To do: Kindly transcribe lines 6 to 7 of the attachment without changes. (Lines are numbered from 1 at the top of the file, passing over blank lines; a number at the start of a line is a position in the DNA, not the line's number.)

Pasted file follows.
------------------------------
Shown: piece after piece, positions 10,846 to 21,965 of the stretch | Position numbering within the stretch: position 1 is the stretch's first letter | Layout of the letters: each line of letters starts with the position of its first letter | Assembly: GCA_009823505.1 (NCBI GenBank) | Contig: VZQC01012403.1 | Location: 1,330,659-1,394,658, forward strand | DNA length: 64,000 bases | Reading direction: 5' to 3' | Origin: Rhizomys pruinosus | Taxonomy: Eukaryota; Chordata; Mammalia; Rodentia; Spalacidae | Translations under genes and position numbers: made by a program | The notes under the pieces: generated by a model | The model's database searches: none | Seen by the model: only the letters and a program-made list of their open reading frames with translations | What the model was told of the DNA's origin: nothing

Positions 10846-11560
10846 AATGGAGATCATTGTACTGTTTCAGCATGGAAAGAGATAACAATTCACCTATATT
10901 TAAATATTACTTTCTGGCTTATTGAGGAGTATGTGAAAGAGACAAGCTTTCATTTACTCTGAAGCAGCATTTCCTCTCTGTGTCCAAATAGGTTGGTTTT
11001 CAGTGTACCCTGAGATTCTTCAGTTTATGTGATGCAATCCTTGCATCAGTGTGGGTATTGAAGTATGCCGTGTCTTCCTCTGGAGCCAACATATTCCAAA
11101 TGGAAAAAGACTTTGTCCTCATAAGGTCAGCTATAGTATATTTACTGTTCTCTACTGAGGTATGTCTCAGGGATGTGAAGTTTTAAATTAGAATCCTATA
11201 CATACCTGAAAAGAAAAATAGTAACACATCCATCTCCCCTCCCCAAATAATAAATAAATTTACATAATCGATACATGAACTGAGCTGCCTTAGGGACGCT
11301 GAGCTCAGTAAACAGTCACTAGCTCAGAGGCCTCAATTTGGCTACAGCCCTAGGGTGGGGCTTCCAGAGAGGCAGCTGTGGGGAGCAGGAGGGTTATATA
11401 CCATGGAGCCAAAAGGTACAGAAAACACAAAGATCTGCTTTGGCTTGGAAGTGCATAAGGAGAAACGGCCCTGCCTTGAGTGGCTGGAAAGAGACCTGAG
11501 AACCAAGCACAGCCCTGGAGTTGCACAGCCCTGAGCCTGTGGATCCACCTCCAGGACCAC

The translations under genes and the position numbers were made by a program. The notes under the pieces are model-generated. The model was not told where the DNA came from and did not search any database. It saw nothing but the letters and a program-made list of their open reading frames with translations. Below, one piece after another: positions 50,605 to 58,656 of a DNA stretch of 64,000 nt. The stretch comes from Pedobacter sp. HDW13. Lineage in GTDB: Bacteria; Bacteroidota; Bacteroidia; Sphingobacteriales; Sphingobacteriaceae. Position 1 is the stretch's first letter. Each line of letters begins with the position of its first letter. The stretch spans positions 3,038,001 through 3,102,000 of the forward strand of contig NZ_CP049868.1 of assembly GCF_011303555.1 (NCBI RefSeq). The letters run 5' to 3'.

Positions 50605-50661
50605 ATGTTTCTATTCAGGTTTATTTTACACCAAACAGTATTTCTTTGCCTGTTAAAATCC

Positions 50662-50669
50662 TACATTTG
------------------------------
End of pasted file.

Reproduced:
11101 TGGAAAAAGACTTTGTCCTCATAAGGTCAGCTATAGTATATTTACTGTTCTCTACTGAGGTATGTCTCAGGGATGTGAAGTTTTAAATTAGAATCCTATA
11201 CATACCTGAAAAGAAAAATAGTAACACATCCATCTCCCCTCCCCAAATAATAAATAAATTTACATAATCGATACATGAACTGAGCTGCCTTAGGGACGCT